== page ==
The overseer states, “The prosperity and happiness of a nation, depend on the industry, economy, and the morals of its people. To promote, encourage, and to protect these three great essentials of national wealth and character, is therefore of the first importance, a regard for religious and moral obligation is cherished, by diffusing the means of education to the ignorant and poor, thereby elevating the human character, and striking at the root of poverty and vice.”

“Intemperance and the use of ardent spirits, it is feared will long remain, a fruitful source of pauperism and misery. Habits of intemperance are not to be conquered by any restraints. It is doubtless that the use of spirituous liquors is the principal cause of the suffering of a large proportion of the poor. The condition of the poor would at once be improved if the use of liquors were diminished.

“Under our present system, pauperism is a growing evil; and I have come to the conclusion that the erection of houses of industry, is the only effectual mode of improvement. The government should compel the erection of houses of employment such as the farms attached to institutions. Those whose pride would deter them from entering these houses of employment fear becoming publicly and notoriously paupers.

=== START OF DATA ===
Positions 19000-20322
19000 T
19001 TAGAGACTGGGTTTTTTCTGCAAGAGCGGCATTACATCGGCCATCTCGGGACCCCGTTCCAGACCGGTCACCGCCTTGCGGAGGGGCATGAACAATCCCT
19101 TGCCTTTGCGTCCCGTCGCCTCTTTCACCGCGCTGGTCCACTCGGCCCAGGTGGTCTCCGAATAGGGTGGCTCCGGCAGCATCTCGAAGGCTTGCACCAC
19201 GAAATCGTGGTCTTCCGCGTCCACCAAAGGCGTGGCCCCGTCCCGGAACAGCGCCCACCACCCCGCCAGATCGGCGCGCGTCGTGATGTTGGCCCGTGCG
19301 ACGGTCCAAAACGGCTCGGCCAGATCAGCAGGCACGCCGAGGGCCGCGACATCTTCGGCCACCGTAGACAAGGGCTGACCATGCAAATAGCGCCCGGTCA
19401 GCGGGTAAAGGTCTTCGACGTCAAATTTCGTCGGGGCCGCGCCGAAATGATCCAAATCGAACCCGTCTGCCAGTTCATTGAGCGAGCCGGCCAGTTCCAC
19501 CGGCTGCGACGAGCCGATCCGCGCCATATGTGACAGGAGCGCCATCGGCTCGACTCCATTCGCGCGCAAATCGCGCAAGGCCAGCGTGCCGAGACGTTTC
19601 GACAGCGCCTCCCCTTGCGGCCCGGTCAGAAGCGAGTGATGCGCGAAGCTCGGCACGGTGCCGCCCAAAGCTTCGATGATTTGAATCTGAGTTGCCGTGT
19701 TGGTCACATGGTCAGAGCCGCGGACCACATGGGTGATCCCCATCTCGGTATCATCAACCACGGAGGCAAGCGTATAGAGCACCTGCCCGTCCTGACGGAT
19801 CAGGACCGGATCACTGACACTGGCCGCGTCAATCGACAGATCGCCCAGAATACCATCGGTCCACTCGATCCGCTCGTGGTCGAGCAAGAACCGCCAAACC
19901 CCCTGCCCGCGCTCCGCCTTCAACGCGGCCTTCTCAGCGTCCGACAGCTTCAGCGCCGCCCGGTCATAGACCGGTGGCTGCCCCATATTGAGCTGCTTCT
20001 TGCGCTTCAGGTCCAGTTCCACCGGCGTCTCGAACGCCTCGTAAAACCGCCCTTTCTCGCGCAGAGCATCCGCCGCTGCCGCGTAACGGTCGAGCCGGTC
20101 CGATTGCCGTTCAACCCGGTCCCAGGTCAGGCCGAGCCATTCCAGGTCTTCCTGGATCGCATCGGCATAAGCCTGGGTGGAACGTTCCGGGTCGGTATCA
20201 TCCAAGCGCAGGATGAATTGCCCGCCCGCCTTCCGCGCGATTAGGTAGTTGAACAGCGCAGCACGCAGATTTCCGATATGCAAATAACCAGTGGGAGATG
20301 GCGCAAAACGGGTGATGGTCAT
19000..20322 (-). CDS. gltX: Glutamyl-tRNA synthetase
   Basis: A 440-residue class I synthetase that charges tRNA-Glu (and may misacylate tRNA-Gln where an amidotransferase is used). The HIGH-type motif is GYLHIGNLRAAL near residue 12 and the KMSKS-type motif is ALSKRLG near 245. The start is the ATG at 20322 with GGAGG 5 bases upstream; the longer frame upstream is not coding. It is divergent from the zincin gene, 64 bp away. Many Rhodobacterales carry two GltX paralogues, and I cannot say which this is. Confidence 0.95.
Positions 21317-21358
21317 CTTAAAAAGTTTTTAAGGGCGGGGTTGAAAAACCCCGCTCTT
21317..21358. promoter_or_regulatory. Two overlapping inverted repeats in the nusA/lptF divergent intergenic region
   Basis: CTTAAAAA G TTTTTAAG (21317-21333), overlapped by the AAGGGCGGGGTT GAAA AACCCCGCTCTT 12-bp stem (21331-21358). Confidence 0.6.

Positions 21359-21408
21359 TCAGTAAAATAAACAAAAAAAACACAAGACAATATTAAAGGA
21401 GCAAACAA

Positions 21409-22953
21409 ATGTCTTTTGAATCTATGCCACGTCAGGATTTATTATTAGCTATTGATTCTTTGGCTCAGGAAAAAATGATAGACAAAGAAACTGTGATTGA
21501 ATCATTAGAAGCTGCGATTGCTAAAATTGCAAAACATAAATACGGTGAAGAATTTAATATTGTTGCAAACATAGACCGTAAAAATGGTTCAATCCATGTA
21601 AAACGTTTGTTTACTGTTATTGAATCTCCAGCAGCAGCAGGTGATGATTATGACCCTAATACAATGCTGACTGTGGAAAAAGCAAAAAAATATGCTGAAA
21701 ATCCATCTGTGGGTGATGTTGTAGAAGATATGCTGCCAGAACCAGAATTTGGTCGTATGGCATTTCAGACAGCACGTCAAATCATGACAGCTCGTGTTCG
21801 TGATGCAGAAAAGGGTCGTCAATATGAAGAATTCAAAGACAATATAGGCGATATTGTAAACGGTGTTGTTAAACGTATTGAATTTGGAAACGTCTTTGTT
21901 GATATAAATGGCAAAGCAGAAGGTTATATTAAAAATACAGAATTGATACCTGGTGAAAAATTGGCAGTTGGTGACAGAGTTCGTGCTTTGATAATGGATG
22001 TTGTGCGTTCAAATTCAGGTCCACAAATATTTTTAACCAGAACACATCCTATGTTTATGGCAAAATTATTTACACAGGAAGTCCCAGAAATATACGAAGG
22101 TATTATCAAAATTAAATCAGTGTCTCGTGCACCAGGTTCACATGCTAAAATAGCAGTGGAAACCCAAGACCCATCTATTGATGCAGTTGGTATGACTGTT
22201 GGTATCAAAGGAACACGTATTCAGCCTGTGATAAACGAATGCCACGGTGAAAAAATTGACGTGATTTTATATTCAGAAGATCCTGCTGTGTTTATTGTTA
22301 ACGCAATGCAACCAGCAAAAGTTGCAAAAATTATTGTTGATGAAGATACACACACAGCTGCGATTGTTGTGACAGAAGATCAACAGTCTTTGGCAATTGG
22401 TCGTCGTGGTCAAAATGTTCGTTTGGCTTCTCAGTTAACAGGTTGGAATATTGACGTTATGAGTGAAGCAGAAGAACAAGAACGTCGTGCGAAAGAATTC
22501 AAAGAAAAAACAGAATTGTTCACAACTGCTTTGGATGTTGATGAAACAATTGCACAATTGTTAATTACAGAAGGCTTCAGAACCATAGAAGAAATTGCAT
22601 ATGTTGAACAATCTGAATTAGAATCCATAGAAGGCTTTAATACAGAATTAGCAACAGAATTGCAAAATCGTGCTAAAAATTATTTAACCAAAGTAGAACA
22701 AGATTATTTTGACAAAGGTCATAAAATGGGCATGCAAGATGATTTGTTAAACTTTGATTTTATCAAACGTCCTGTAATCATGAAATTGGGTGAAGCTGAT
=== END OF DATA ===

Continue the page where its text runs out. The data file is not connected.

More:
“The virtuous and unfortunate poor should have an advantage over the intemperate or vicious poor, in as much as they might be classed, in reference to cleanliness, sobriety, submission, industry, and faithfulness in their work, and thereby avoid that indiscriminate arrangement, which one usually obtains in almshouses. The operation of this plan would have the happy tendency of abolishing the practice of selling paupers at auction, which prevails in many towns in our State.”

In 1824, Albany City and County called for a law requiring the establishment of a poorhouse and one was created that year.

In 1857, a review of the Albany poorhouse and its 216-acre farm notes that it housed 419 inmates; 299 females and 120 males. Eighty were under 6 years of age and 75 percent were foreign-born. From six to 40 paupers occupied a single room.